#LandBack, the Law, and Anthropologists as Expert Witnesses: Ethical Quandaries for Decolonizing Times

Matthew Liebmann
Mon April 29th 2024, 3:30 - 5:00pm
Department of Anthropology
Building 50, Room 51A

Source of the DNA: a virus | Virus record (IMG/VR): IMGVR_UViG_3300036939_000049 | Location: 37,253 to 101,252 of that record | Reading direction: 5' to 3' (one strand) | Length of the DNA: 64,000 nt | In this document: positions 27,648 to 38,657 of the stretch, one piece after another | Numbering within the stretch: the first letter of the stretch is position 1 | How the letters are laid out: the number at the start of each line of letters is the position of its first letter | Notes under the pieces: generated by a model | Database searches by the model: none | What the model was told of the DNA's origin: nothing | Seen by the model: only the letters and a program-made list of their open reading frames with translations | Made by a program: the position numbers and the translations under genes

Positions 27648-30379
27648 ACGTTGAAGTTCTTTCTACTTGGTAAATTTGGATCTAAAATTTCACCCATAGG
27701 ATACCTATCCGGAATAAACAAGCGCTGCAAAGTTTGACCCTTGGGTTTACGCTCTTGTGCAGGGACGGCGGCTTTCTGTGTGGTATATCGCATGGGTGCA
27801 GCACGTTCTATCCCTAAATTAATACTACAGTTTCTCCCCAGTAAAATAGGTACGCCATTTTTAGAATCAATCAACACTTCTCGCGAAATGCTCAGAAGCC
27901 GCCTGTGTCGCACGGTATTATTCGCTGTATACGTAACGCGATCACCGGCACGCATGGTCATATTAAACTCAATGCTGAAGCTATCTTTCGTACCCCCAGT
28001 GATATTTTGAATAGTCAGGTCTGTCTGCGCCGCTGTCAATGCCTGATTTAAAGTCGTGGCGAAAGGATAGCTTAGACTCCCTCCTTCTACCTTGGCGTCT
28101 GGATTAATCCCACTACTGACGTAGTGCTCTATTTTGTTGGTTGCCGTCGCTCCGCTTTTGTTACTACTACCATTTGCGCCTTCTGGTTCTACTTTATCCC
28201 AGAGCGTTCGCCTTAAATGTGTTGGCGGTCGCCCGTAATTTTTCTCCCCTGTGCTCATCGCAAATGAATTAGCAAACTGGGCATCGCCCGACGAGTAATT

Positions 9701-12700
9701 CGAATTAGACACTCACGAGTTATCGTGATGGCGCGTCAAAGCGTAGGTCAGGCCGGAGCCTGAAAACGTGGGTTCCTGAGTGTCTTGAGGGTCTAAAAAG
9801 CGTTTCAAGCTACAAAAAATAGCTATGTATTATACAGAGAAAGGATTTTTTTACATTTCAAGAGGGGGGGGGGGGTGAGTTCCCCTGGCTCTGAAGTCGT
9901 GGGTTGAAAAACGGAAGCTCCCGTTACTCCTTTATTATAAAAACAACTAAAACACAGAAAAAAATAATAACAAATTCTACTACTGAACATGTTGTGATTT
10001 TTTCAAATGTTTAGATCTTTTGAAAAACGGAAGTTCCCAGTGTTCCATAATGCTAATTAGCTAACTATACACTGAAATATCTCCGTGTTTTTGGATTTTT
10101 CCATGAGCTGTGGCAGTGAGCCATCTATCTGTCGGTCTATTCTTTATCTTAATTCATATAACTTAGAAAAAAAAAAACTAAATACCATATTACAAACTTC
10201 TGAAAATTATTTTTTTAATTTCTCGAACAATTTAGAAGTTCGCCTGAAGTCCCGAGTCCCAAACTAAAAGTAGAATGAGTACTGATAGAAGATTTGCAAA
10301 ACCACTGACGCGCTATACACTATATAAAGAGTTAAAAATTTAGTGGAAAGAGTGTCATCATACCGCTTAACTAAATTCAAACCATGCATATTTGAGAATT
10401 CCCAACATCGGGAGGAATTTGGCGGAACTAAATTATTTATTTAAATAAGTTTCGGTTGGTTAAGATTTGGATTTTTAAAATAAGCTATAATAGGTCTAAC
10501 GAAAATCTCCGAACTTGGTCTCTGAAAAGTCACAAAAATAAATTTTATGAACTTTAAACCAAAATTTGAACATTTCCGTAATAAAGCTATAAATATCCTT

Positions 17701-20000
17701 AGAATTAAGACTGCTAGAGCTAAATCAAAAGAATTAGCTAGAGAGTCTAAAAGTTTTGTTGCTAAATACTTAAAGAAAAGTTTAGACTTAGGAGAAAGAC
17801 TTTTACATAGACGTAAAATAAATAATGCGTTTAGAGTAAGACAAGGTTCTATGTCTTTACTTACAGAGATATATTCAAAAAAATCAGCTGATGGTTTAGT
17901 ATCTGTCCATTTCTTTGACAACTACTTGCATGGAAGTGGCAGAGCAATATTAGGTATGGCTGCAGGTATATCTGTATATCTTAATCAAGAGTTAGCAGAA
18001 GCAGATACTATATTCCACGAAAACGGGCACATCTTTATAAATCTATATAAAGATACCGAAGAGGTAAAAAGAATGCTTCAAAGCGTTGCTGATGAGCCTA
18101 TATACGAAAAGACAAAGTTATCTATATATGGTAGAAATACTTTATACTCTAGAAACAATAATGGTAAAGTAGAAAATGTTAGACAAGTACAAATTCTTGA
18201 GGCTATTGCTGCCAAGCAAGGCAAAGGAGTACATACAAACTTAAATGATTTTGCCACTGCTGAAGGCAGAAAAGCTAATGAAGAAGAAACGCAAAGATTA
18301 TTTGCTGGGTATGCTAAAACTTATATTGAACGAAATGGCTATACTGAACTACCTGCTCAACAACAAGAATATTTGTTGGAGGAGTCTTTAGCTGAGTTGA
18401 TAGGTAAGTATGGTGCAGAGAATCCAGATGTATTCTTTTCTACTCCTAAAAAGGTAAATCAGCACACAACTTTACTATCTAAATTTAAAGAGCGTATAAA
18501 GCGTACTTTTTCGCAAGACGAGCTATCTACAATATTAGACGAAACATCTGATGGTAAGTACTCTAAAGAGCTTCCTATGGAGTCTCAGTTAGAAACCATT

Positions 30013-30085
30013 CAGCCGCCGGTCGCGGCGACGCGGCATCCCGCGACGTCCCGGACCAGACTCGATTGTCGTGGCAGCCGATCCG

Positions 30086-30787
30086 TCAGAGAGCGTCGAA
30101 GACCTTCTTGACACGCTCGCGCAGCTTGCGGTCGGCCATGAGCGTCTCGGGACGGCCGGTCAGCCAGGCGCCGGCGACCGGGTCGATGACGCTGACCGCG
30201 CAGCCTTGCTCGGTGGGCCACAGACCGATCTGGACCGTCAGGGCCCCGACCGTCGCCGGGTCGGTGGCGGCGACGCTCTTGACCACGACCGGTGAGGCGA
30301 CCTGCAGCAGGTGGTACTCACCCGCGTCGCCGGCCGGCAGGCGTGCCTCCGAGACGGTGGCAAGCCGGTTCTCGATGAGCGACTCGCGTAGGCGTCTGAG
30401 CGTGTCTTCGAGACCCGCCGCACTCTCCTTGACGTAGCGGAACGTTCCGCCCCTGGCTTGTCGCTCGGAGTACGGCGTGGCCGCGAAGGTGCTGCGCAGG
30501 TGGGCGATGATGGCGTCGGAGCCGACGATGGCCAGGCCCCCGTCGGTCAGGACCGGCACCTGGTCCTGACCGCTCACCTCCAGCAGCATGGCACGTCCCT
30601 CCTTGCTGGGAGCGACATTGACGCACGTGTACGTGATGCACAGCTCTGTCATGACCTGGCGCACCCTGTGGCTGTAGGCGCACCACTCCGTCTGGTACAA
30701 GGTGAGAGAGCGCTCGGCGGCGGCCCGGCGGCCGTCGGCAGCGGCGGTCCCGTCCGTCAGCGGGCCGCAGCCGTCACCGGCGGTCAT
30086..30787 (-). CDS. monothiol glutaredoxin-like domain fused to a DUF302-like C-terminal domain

As anthropology struggles to acknowledge its complicity in the settler colonial project, some archaeologists have called on the discipline to help regain what has been taken from Indigenous communities over the past 500 years.  While most anthropological efforts have focused on repatriation under NAGPRA, less attention has been focused on the roles that archaeology might play in the return of Indigenous land.  One avenue for Indigenous land reclamation in the US has been to seek redress through the court system.  Anthropologists have often served as expert witnesses in these cases, testifying both for and against tribal nations and Indigenous communities.  This talk will explore the role that anthropologists and archaeologists played in one recent case, Pueblo of Jemez v. United States.  Participation in this trial surfaced some of the ethical quandaries that anthropologists face as expert witnesses, and in activist anthropology more generally.  In doing so, it also highlights the ways in which anthropological archaeology can both help and hinder efforts to return Indigenous lands.


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